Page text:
1. Articles from cnbc.com

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    1. Improvement in coronavirus mortgage bailout stalls

      Improvement in coronavirus mortgage bailout stalls

      As of Aug. 25, 3.9 million homeowners were in mortgage forbearance programs, according to Black Knight, a mortgage technology and analytics firm. This represents 7.4% of all active mortgages and is unchanged from the week before. The numbers have not improved in the past two weeks.

      More concerning is that close to three-quarters of those in forbearance have had their terms extended from the initial three-month period. This suggests that their financial situations are not improving, and they are still unable to make their monthly payments. Another survey from the Mortgage Bankers Association also showed the rate of improvement slowing markedly.

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      Mentions: coronavirus
    2. Mortgage rates just hit another record low

      Mortgage rates just hit another record low

      If there is an upside to all the pandemic-induced uncertainty in the economy, it’s the rock-bottom mortgage rate bonus for homeowners and homebuyers.
      The average rate on the popular 30-year fixed just fell to another record low — 2.87%, according to Mortgage News Daily.
      That is about a full percentage point lower than a year ago. And that’s just the average. Some borrowers are getting even lower rates.

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    3. Coronavirus: California identifies nail salons as source of spread, Gov. Newsom says

      Coronavirus: California identifies nail salons as source of spread, Gov. Newsom says

      Community spread of the coronavirus in California began in a nail salon, Gov. Gavin Newsom said Thursday, as other states allow their manicurists to reopen.
      “This whole thing started in the state of California, the first community spread, in a nail salon,” Newsom said at a news briefing. “I’m very worried about that.”
      State health directors have put some “red flags” on nail salons as a high-risk business, Newsom added, likening them to gyms and hair salons.

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    4. Public companies split on whether to return small business loans

      Public companies split on whether to return small business loans

      Despite outrage on Main Street and new pressure from the Treasury Department this week, several publicly traded companies that received payroll relief funds from the Small Business Administration oppose demands to return the cash.

      The companies said the Paycheck Protection Program loans have allowed them to keep employees on payroll and that they disagree with the federal government’s move to make it harder for public companies to receive emergency funds. The outrage stems from the belief that these companies could easily tap the equity or debt markets to raise cash.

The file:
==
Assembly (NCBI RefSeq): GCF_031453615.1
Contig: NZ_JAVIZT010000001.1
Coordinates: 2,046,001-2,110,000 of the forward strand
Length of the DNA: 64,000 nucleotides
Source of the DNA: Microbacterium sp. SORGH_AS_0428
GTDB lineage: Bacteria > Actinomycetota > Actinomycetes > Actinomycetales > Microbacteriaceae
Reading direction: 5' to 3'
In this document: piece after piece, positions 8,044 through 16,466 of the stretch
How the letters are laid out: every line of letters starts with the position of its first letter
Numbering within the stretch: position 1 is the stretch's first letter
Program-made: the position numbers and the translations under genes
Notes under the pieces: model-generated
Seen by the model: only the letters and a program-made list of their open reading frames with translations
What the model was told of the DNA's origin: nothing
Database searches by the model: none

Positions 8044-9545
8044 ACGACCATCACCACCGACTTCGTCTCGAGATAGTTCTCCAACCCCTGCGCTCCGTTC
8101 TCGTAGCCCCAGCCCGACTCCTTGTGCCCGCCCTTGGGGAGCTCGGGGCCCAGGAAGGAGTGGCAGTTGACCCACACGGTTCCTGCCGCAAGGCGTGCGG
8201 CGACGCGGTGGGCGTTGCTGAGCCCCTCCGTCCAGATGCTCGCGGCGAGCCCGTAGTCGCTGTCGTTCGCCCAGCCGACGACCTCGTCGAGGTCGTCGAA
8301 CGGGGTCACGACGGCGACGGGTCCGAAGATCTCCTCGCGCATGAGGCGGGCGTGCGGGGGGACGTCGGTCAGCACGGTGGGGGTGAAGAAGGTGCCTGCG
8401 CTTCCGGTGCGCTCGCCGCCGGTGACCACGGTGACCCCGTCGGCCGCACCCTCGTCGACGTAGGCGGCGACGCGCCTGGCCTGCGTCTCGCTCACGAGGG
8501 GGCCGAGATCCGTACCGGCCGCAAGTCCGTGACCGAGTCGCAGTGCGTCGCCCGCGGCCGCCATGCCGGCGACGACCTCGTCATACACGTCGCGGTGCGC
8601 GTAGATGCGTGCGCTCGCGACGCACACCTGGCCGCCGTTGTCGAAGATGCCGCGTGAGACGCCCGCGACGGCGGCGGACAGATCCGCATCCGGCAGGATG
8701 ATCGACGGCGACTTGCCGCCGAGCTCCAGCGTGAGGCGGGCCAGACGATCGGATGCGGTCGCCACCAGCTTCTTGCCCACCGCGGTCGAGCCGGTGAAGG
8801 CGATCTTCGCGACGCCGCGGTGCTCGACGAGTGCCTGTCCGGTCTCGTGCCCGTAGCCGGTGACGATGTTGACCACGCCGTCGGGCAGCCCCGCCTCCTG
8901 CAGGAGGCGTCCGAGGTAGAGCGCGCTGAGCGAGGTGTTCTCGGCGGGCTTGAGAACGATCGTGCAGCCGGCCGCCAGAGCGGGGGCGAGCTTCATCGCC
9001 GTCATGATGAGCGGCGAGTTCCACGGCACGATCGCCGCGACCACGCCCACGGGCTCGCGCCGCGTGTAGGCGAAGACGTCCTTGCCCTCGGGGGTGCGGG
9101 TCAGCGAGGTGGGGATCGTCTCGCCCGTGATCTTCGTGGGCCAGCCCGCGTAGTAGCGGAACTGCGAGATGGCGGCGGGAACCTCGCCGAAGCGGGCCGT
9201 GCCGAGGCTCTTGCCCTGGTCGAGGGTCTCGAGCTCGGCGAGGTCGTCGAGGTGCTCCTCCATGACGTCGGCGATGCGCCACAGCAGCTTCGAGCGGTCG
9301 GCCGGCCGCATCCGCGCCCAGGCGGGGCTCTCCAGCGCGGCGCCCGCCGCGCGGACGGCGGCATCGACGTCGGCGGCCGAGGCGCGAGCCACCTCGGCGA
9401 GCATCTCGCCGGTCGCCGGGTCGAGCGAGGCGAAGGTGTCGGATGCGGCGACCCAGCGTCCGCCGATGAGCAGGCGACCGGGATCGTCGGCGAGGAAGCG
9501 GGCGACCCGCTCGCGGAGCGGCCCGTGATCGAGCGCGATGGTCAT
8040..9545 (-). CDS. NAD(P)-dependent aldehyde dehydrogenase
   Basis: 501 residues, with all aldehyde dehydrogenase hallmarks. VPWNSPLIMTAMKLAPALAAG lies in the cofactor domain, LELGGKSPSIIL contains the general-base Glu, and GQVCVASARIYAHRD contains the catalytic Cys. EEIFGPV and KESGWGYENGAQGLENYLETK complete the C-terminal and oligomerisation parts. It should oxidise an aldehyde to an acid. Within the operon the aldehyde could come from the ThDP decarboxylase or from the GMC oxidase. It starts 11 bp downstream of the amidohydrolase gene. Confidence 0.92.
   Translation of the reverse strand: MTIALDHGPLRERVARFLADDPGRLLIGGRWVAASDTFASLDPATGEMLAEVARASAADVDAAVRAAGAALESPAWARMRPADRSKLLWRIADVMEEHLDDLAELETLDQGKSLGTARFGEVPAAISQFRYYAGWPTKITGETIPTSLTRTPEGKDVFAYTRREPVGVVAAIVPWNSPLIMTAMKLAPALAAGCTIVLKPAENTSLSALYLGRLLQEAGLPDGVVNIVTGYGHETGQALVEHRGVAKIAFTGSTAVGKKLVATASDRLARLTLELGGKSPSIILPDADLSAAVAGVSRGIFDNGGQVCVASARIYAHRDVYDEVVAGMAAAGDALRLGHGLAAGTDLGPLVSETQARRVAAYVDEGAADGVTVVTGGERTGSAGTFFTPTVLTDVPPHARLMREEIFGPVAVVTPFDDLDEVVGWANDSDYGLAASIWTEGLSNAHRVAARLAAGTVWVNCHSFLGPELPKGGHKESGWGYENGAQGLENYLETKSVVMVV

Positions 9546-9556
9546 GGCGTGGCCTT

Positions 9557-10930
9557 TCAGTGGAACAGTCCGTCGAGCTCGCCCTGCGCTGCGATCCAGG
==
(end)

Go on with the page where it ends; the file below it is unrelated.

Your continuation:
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    5. Coronavirus antibody testing shows LA County outbreak is up to 55 times bigger than reported cases

      Coronavirus antibody testing shows LA County outbreak is up to 55 times bigger than reported cases

      The Covid-19 outbreak in Los Angeles County could be up to 55 times bigger than the number of confirmed cases, according to new research from the University of Southern California and the LA Department of Public Health.
      The data, if correct, would mean that the county’s fatality rate is lower than originally thought.
      With just 4% of the population infected with the disease, LA County is still very early in the epidemic, said USC professor Neeraj Sood, who led the study.

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    6. Senate passes $2 trillion coronavirus stimulus package

      Senate passes $2 trillion coronavirus stimulus package

      The Senate passed a historic $2 trillion coronavirus relief package Wednesday night, as it tries to stem the destruction the pandemic has brought to American lives and wallets. 

      The chamber approved the mammoth bill in a unanimous 96-0 vote after days of furious negotiations, partisan sniping and raised tempers on the Senate floor. The bill now heads to the House, which will push to pass it by voice vote Friday morning as most representatives are out of Washington. 

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    7. Congress may let you take $100,000 from your 401(k)

      Congress may let you take $100,000 from your 401(k)

      You may soon be able to withdraw up to $100,000 from your 401(k) retirement plan amid the coronavirus outbreak.

      Just make sure you read the fine print before you jump in.

      The Senate is currently negotiating over a package of COVID-19 stimulus measures, one of which allows savers to take emergency withdrawals – known as hardship distributions – of up to $100,000 from their retirement plans.

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    8. Gov. Newsom: California will need an additional 50,000 hospital beds to respond to coronavirus

      Gov. Newsom: California will need an additional 50,000 hospital beds to respond to coronavirus

      California Gov. Gavin Newsom on Monday said the state will need an additional 50,000 hospital beds to respond to the coronavirus outbreak. 

      “As a consequence of updating our models, we are looking to significantly increase our procurement of assets, specifically beds, throughout our healthcare delivery system,” Newsom said.  

      The state will expand provided for the needed beds through a variety of means, Newsom said. The hospital system alone will provide for an additional 30,000 beds through its surge plan. The state has also acquired three hospitals that will provide an additional 3,000 beds.